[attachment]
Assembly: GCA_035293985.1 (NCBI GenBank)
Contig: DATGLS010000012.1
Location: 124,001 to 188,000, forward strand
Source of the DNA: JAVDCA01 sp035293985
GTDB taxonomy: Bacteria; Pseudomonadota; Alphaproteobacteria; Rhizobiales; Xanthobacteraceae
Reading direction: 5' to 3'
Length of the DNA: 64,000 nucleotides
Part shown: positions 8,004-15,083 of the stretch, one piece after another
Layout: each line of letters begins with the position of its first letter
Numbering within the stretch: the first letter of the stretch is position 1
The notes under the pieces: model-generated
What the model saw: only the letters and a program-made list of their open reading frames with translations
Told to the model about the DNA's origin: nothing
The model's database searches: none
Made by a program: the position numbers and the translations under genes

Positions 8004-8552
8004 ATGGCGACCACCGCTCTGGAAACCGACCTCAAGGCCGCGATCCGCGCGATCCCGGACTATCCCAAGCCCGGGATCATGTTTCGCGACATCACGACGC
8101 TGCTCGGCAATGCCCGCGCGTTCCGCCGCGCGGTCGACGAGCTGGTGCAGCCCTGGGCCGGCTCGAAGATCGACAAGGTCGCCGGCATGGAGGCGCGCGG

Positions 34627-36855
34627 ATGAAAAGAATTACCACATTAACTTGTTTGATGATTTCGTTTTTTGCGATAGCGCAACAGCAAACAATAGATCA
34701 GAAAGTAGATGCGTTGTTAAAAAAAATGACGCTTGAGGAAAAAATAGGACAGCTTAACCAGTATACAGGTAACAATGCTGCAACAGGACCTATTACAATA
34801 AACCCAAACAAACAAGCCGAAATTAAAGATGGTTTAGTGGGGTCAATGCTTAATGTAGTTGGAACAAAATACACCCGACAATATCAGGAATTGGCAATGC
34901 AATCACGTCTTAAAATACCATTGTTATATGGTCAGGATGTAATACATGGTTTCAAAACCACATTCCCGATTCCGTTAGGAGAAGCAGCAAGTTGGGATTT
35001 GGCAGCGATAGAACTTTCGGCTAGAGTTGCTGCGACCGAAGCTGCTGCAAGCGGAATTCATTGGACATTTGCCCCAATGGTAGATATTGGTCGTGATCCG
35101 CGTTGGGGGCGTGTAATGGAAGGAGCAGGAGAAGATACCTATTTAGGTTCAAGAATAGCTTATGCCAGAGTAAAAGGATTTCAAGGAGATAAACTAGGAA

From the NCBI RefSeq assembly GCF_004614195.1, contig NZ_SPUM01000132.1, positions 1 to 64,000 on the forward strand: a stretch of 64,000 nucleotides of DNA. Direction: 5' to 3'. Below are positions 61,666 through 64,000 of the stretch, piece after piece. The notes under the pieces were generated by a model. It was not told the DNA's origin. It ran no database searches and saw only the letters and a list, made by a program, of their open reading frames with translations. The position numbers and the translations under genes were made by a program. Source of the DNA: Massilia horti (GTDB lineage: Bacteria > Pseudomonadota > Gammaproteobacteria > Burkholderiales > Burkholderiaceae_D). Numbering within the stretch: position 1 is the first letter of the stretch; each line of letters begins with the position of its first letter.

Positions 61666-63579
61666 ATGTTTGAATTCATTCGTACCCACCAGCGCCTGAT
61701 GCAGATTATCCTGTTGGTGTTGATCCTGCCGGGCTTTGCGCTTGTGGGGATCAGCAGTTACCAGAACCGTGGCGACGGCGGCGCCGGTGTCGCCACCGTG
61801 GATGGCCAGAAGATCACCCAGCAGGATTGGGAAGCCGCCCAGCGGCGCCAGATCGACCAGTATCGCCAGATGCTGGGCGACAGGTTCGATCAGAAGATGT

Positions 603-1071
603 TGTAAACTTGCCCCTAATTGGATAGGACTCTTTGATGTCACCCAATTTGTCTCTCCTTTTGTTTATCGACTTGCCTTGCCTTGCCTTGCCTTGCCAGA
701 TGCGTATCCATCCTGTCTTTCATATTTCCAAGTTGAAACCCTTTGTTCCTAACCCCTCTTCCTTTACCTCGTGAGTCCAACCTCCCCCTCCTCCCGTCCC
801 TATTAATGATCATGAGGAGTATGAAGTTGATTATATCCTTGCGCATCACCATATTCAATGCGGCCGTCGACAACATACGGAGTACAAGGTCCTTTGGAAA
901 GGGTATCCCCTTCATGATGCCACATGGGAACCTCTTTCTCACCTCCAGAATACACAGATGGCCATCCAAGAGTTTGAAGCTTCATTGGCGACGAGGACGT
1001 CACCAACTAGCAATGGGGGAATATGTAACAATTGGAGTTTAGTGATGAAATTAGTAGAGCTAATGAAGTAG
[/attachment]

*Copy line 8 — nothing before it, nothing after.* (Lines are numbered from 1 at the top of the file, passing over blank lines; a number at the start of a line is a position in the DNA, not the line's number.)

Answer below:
Part shown: positions 8,004-15,083 of the stretch, one piece after another